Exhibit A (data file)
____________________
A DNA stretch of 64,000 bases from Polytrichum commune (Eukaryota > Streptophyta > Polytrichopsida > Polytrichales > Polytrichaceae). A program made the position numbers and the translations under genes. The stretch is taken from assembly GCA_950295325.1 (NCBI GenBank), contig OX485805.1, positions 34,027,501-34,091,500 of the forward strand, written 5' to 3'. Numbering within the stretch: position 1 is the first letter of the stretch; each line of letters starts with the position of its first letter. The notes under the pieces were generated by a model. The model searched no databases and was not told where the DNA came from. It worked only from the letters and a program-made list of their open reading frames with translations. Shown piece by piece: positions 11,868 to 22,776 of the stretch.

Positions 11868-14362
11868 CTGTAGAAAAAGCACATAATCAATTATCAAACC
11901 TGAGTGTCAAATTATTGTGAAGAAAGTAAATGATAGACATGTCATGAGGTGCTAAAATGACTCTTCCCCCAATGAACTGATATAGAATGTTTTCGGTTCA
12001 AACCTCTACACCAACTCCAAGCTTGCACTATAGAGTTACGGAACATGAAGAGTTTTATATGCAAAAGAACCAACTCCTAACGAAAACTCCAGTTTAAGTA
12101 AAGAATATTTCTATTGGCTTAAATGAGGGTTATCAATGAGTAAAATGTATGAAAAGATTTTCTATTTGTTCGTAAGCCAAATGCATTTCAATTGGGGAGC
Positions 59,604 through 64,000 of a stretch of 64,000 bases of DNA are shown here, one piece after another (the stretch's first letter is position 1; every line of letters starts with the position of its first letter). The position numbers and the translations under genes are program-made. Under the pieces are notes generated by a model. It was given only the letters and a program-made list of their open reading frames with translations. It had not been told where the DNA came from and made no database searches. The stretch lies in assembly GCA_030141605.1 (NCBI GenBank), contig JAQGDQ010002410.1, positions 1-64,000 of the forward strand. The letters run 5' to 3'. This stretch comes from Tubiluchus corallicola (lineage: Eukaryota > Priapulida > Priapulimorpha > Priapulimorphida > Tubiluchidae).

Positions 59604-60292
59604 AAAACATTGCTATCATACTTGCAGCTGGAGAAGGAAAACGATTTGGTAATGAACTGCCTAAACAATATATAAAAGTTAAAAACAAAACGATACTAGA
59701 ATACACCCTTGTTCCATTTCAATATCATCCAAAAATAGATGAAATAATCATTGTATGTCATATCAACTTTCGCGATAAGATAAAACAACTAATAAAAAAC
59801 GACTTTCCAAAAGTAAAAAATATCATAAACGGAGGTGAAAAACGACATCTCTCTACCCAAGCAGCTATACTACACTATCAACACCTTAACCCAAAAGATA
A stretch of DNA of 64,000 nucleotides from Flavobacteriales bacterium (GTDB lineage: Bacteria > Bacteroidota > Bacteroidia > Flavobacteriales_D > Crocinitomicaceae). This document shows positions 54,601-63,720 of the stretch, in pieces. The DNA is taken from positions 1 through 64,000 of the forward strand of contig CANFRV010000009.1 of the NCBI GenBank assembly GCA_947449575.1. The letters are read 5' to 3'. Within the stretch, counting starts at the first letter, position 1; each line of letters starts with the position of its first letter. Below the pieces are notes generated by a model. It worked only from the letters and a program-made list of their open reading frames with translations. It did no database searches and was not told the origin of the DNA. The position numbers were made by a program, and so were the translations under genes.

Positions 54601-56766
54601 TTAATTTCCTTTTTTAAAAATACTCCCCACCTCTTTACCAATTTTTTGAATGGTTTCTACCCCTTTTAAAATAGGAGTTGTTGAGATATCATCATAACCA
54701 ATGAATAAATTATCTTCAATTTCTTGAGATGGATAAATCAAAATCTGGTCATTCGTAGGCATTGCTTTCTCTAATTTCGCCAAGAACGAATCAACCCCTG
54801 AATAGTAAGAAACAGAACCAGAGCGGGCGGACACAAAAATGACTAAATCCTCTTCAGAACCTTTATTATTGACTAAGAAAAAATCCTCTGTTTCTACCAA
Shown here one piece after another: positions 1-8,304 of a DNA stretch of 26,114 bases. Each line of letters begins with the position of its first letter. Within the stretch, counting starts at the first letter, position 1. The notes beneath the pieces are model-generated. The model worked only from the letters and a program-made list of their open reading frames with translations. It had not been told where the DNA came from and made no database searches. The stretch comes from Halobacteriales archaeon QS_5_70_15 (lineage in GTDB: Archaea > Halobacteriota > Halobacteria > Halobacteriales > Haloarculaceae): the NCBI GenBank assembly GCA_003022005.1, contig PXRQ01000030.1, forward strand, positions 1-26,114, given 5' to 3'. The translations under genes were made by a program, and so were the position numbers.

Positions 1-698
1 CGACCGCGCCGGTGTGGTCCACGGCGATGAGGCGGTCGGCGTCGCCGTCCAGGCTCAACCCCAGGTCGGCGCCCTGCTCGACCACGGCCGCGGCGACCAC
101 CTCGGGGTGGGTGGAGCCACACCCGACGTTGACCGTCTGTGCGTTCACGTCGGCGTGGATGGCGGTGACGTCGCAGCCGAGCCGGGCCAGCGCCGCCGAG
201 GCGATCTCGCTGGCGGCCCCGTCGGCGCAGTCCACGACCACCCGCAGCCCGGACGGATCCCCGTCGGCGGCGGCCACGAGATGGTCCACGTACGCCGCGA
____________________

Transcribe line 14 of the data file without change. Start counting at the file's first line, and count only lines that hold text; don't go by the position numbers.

54601 TTAATTTCCTTTTTTAAAAATACTCCCCACCTCTTTACCAATTTTTTGAATGGTTTCTACCCCTTTTAAAATAGGAGTTGTTGAGATATCATCATAACCA